Small Business — Making Communication Channels Work

Published: March 14, 2019Updated: May 16, 2022
3 min to read
Small Business — Making Communication Channels Work

There are multiple ways in which a small business can connect with customers but in order to be effective the message, audience and the required results must be considered before selecting the communication method.

This choice can have an important impact on how a business is perceived affecting customer relations, branding and reputation.

According to a study of 529 small business in the US the preferred communication channels are social media and email (67% and 57% respectively), with 47% preferring a website or blog. Only small numbers now use direct mail and press releases to communicate with customers although many will use a combination of methods. So how should a small business decide what channels to use when seeking to connect with their customers?

Use Multiple Channels

Online platforms like email, social media, websites and blogs allow for rapid communication. For example, if a business wanted to make sure their customers were aware of a promotion these would all be perfect for grabbing their attention almost immediately. Using many channels improves visibility and reputation. However the number of available channels can cause confusion

So a strategy is needed to decide which ones to use.

The most basic starting point is customer preference. It is pointless posting on social media if the customers are not using it, so the company needs to combine methods to capture the attention of more people, for example:

  • Text.
  • Emails.
  • Social Media posts (Facebook, Twitter, Instagram).
  • Yelp.
  • Google My Business.
  • Online Ads, websites and blogs.
  • Direct mailing.

This is a huge choice but some channels are more suitable than others. For example, sending a direct mailing may mean the business really stands out from the competition. Using Instagram if the company produces something that is better experienced visually eg, a cake baking or florist business.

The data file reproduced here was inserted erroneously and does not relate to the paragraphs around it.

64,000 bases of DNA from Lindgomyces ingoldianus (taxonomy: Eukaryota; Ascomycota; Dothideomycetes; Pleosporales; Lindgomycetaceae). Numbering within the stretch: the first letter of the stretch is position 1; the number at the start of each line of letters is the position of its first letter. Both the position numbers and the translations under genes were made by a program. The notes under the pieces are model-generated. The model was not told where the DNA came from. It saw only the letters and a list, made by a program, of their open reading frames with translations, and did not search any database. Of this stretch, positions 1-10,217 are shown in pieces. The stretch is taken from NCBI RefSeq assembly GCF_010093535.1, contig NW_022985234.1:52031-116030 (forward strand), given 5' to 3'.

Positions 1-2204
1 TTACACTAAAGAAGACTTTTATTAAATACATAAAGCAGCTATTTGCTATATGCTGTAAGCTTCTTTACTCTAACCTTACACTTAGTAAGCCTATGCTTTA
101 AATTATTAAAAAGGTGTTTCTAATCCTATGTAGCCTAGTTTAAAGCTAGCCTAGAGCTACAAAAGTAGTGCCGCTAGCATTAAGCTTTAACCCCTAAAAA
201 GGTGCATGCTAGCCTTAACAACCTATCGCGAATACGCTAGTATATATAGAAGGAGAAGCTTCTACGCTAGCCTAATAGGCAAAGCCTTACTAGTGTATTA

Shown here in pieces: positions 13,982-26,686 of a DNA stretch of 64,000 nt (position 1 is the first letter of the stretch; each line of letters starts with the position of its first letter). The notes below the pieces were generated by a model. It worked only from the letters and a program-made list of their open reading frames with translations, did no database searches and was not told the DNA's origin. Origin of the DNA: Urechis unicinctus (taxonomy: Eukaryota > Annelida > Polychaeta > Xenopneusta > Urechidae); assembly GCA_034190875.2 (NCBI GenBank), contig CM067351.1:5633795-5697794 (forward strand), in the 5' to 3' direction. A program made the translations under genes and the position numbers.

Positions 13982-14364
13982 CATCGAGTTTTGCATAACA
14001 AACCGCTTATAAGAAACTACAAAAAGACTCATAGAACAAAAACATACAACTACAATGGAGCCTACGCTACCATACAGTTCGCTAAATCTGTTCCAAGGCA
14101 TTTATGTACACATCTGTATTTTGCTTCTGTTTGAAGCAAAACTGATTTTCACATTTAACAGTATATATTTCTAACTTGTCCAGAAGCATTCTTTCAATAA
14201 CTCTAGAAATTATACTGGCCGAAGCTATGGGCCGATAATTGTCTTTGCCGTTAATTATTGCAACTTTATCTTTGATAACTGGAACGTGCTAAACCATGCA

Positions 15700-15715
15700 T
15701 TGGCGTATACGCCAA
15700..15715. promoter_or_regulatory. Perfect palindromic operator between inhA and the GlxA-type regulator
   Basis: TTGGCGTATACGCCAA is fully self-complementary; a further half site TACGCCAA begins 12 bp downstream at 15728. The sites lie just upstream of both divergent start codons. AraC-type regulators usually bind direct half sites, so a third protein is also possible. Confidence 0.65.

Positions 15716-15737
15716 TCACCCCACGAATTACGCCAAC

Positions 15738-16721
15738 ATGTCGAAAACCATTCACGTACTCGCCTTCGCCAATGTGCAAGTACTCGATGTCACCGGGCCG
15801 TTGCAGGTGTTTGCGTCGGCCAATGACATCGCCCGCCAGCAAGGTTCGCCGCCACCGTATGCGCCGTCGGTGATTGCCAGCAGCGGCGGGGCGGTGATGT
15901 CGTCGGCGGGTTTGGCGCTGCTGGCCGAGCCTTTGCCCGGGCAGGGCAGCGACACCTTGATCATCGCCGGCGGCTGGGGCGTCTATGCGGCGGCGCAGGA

Direct mail is only used by around 5% of small businesses but this is a good way to stand out in an increasingly digital world and personal ‘thank you’ cards give the customer a warm glow. All of this affects their perception of the business.

Website Content

One of the preferred communication channels for small businesses is their website but in order to be successful the content must be up-to-date, relevant and useful. Customers can be directed to websites using email and then encouraged to look around using internal links. Keeping the content relatively short is another way to engage the customer, avoiding long bodies of text and providing plenty of images and other items to add interest and maintain focus and engagement.

Emails are often used to send people to a website so these must also be relevant and the email lists kept up to date. This can be a challenge but it is worth the effort for the benefits to ROI.

Communication Channel Integration

One communication channel can be used to promote another. For example, a newsletter sign-up option on a Facebook page, or using an email to promote an online event or customer forum.

Picking the communication channel is easier if the business is focused on what outcome is required.

A knowledge of the customer base allows for properly targeted communications.

There are multiple needs that the customer base may have — knowing what these are is the first step towards developing an effective communication strategy.

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